There are different concepts of living wages and the proposed figures vary considerably. There is a broad consensus though that current wages in most garment producing countries are below any meaningful understanding of living wage. ACT is working with the following definition of a living wage:


A living wage is the minimum income necessary for a worker to meet the basic needs of himself/herself and his/her family, including some discretionary income. This should be earned during legal working hour limits (i.e. without overtime)

Setting a benchmark for a living wage is one thing. At ACT, we are interested in how to achieve progress towards living wages. ACT members abide by the principle that employers and workers and their representatives should reach agreement on a living wage through collective bargaining at industry level. This means that the negotiated wage will differ according to national contexts, and will reflect the needs of workers and employers, rather than any particular external benchmarks.

ACT global brands and retailers are working with their manufacturers and IndustriALL is working with its affiliated unions in target countries to support the negotiation of substantial and continuous wage growth. To reach living wages ACT aims to deliver a mechanism that is achievable, functional, scalable, as well as legally recognised and enforceable.

“Everyone who works has the right to just and favourable remuneration ensuring for himself and his family an existence worthy of human dignity, and supplemented, if necessary, by other means of social protection.”

UN Declaration of Human Rights, Article 23:(3)


ACT will support negotiation between national representatives of manufacturers, such as employer organisations, and trade unions, towards collective bargaining agreements at industry level.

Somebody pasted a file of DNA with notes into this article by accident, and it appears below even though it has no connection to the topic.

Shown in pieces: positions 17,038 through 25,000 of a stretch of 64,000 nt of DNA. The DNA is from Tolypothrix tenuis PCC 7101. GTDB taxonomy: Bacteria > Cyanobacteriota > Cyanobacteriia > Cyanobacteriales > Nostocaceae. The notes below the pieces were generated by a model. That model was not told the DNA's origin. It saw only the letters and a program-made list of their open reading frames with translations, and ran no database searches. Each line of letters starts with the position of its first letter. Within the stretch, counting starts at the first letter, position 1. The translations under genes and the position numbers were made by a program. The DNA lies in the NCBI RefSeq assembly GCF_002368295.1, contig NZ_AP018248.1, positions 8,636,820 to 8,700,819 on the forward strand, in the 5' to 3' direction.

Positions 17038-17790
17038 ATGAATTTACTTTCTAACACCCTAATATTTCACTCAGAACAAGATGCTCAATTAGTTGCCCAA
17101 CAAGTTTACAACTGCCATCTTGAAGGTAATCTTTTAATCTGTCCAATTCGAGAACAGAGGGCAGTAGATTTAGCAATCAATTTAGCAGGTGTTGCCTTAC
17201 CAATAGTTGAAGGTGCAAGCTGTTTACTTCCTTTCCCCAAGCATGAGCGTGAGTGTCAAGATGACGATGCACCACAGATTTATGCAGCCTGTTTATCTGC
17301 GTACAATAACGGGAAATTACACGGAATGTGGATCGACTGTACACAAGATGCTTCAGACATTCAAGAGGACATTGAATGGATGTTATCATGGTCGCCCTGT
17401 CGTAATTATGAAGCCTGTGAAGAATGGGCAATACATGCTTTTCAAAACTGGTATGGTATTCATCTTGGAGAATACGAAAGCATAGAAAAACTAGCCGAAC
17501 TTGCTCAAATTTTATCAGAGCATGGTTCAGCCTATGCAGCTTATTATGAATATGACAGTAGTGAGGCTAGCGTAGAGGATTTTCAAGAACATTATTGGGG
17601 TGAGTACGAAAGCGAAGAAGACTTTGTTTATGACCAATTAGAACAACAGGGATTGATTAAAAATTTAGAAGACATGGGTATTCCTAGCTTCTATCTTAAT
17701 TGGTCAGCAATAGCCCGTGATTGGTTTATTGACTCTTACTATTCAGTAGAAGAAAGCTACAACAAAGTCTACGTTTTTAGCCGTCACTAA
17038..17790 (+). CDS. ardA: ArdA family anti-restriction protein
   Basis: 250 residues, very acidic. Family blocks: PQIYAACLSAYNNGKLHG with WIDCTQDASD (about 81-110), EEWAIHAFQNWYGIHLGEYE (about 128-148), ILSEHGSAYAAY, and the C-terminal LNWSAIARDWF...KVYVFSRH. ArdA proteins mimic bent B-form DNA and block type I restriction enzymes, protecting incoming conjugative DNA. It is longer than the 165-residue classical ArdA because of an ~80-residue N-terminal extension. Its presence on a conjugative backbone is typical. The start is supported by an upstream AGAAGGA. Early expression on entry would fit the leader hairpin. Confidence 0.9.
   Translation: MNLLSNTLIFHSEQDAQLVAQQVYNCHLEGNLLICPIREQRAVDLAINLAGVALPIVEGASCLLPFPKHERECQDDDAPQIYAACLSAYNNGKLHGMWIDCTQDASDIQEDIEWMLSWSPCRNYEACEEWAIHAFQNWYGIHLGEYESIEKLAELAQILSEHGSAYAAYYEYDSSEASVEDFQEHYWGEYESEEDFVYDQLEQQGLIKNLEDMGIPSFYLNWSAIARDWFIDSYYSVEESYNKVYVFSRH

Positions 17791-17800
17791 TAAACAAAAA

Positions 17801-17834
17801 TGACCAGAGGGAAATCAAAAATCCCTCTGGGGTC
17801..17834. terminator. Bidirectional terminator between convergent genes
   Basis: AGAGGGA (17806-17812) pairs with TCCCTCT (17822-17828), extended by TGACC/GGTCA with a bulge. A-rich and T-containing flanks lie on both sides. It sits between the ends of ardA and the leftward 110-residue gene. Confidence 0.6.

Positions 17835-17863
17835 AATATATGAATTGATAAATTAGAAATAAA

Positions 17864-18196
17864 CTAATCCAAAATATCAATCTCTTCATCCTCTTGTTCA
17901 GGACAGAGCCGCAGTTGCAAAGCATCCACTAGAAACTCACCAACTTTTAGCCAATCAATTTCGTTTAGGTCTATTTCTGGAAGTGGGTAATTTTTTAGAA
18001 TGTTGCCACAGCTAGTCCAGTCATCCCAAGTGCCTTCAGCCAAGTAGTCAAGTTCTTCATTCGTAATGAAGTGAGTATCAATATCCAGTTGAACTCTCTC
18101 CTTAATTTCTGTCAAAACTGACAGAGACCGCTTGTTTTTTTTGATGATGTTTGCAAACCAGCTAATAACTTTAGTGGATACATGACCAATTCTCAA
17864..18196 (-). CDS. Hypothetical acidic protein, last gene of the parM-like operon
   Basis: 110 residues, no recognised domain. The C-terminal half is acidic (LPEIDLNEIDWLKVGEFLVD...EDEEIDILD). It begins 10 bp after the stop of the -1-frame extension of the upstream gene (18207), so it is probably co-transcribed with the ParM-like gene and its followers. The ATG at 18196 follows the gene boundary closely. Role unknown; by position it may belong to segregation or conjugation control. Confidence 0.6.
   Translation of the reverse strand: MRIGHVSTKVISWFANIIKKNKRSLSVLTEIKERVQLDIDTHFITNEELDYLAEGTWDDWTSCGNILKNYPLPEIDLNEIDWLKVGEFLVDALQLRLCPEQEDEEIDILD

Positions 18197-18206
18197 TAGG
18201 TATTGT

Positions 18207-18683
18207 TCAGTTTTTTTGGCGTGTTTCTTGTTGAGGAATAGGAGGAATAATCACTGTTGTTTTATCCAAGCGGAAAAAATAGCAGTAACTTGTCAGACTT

Such agreements are legally binding and enforceable for the signatory parties, and can be extended to the whole industry within that country, and as such covering every worker within it.

ACT programs will be based on a consultative process to build support among manufacturers, trade unions and governments. They will include capacity-building to support the negotiations between manufacturers and trade unions as well as cooperation with the International Labour Organisation (ILO) and development cooperation organisations to provide the necessary technical assistance.

ACT members have also importantly committed to ensure that their respective purchasing practices facilitate the payment of a living wage. ACT will develop mechanisms to link purchasing practices to collective bargaining at industry level, enabling manufacturers to meet the terms of the agreements on wages and working conditions that are negotiated.

At the same time, ACT will work with manufacturers at country level to develop and implement improvements to manufacturing standards and systems, such as efficient human resources and wage management systems, stimulating accelerated growth in productivity and industrial upgrading, recognising also that business security and commitment to production countries and manufacturers are a key enabler for paying living wages.